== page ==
When the duke draws the curtain, he remarks how that is his power alone and no one else of the household would even dare to ask to pull back the curtain. This proves his arrogance at the opening of the monologue and his extreme control. The last few lines of the poem contain some very vital symbols in the form of characterization and meaning. The primary symbol is displayed when the duke exclaims, “Notice Neptune, though, Taming a sea horse, thought a rarity, Which Claus of Innsbruck cast in bronze for me” (lines 54-56)! When he directs the envoys attention to the statue, he describes the god of the sea as taming the sea horse. This can be interpreted in many different ways.

One of the interpretations is that the Duke represents the god, and the duchess is symbolic of the sea horse that he controls and tames. This interpretation leaves room to say that the sea horse is not just the duchess but any women the Duke encounters. He will always see them as just a possession to control and use to his desires at will, for he believes he is superior and godlike. The second interpretation is the Duke is Neptune, and the sea horse is the envoy. The Duke manipulates the envoys mind and controls him throughout the monologue.

The Duke directs him to do everything, and the envoy obeys without much question. When the Duke asks him to look at the painting and later to slow his pace so they leave together and can further discuss the arrangements, the envoy complies. Nearly all of the crucial symbols represent his reasoning for his cruel actions or his supreme control. One of the essential techniques Browning uses is language. Through the format, word choice, and speech the intensity of the dramatic monologue is felt.

Browning uses specific words to convey his tone and characterization. When the Duke refers to the “officious fool” (line 27) who brought the cherry branch to the Duchess, he initiates a time period and region. Those choices of words proves the Dukes arrogance and ego, but also shows his status in society. He was part of the aristocratic society in, which people were excepted to have a certain amount of pomposity. When the Duke talks of how the Duchess disgusts him that also implies explicit word choice to provide accurate characterization.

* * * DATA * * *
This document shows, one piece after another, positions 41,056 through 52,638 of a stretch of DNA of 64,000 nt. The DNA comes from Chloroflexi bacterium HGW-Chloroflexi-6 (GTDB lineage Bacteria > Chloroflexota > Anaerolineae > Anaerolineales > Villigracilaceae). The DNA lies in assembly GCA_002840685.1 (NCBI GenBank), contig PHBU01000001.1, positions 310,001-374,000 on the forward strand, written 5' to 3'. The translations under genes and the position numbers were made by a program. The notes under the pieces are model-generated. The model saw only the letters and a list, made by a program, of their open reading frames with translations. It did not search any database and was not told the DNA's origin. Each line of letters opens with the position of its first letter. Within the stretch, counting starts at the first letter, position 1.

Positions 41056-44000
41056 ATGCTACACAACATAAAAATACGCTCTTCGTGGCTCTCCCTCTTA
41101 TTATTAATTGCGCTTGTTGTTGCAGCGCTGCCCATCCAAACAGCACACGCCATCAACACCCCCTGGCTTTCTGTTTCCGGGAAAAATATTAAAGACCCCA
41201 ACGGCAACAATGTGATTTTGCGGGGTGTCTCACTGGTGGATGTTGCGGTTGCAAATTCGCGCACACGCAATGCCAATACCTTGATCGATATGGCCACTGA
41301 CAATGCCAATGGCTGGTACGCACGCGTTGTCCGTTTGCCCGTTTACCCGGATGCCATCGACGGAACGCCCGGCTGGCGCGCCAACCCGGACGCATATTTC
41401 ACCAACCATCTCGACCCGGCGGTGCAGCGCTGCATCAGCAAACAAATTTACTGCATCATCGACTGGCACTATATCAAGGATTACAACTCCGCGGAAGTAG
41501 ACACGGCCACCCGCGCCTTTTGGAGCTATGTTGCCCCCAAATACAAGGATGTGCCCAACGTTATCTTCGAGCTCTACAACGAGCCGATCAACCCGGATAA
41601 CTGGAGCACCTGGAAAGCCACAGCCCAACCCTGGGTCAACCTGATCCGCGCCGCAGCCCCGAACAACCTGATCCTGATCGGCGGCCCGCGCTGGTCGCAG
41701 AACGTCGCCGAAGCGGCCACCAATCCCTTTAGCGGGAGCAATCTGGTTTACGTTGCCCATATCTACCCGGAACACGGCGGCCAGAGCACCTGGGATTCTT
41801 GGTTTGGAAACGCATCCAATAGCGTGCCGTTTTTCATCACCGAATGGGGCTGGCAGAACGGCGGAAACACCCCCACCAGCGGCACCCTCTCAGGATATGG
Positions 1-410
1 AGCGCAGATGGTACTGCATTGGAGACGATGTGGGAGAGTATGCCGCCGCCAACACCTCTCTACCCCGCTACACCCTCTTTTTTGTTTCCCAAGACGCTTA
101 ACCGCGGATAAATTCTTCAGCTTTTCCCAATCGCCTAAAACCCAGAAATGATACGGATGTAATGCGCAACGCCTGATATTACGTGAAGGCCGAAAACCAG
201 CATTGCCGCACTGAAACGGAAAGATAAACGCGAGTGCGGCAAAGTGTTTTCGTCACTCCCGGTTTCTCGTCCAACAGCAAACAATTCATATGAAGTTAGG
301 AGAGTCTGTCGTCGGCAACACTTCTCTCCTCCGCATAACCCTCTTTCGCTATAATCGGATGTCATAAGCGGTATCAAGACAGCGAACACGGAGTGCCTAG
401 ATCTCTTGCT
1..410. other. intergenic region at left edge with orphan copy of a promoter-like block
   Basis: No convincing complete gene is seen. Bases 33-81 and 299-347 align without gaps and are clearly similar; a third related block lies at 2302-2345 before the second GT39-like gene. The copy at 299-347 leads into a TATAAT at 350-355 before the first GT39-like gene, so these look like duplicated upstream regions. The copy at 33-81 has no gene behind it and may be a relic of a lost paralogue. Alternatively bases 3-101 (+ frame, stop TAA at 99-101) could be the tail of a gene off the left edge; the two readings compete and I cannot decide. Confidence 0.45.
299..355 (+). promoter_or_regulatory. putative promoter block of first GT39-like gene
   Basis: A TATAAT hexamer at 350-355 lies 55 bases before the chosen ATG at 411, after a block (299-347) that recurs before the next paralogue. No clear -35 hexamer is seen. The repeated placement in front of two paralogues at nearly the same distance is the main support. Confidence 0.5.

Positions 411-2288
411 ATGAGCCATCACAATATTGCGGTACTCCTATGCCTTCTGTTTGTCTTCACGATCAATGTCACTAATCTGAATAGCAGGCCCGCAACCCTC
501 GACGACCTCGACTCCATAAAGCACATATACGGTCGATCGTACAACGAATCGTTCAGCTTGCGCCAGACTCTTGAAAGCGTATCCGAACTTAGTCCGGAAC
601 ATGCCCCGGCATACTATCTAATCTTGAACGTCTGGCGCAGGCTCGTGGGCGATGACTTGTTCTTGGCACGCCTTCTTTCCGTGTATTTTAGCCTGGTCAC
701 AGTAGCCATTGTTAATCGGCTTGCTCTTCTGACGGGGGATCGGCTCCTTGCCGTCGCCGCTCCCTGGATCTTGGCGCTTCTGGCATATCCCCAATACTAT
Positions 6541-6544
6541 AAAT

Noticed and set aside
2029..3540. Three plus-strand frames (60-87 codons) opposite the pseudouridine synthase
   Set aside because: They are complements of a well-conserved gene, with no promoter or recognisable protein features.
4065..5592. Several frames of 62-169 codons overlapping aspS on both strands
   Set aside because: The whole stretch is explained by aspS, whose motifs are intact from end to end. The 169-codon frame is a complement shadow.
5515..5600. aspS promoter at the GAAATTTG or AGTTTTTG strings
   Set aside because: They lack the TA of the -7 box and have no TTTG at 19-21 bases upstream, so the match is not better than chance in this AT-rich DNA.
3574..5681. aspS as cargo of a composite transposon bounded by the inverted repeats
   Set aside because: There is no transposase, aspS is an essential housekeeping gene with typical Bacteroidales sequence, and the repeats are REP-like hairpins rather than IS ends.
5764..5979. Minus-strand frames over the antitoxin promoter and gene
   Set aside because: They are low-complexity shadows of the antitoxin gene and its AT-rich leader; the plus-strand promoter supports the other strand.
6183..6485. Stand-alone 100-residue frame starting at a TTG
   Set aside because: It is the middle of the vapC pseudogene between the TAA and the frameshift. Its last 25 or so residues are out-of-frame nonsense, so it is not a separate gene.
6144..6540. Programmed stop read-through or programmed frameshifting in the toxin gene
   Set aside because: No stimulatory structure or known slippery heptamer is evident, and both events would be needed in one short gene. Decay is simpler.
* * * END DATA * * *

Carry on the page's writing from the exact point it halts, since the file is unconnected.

Those lines grant a dramatic monologue to come alive and breath contempt for the character. “Een then would be some stooping; and I choose never to stoop,(lines 42-43)” this choice of words shows how the character views himself. In his mind killing her was the only way of going about it, for if he asked her to change that would make him inferior and powerless. The language Browning uses in the monologue provides the historical background to become evident. It also allows the reader to make amends for the Dukes actions, beliefs and behaviors because of the period and culture.

The language and specific words chosen give the dramatic monologue a realistic tone and sense of understanding for the era and the Duke. One could argue that the Duke was merely a product of his times and environment. When taking a psychological approach in interpreting and analysising the Duke many theories exist. One being he is insane or another is that he was conditioned by society to do everything in his power to fulfill himself without consequence. Another technique used to develop the monologue is by using the aside seen twice in the poem. The aside reaffirms the dukes arrogance and his ego is revealed.

Also the sentence variety displayed gives another opening for interpretation of the Duke. “This grew; I gave commands; Then all smiles stopped together.(line 45-46)” This line is filled with semi colons and brief, short phrases that deeply contrast his prior sentences that where lengthy and very elaborate. The sentence variety can also be viewed as symbolic of the events and characters. When he uses the long winded, detailed sentences he displays his arrogance and conceit. The short, choppy sentences could represent the shot lived life of the duchess that was taken in only moments.

The format is very vital in developing the dramatic monologue. “My Last Duchess” is composed of rhyming couplets. Enjambment is also used throughout the poem to off set the rhyme scheme to therefore give a sense of natural speech. The format and language is necessary to elaborate the essence of “My Last Duchess” and without those techniques the dramatic monologue would lose some of its richness embodied by the dissection of the human mind and the penetration of thought. “My Last Duchess” is a dramatic monologue that tries to dive into the reasoning of the human mind. The monologue also presumes an effect over the reader by the techniques used.

The language, style, and form manipulate the readers thoughts and emotions. Furthermore, the symbols that are scattered throughout the poem give intensity and depth. Without the abundant symbolism, certain structure and specific techniques; “My Last Duchess” would not have the power it beholds as a dramatic monologue. Bibliography Grossman, Mark. The ABC-CLIO Companion to the Civil Rights Movement California: ABC-CLIO, Inc. 1993 Hall, Kermit L. The Oxford Companion to the Supreme Court of the United States. New York, NY.: Oxford University Press, 1992 Lieberman, Jethro K.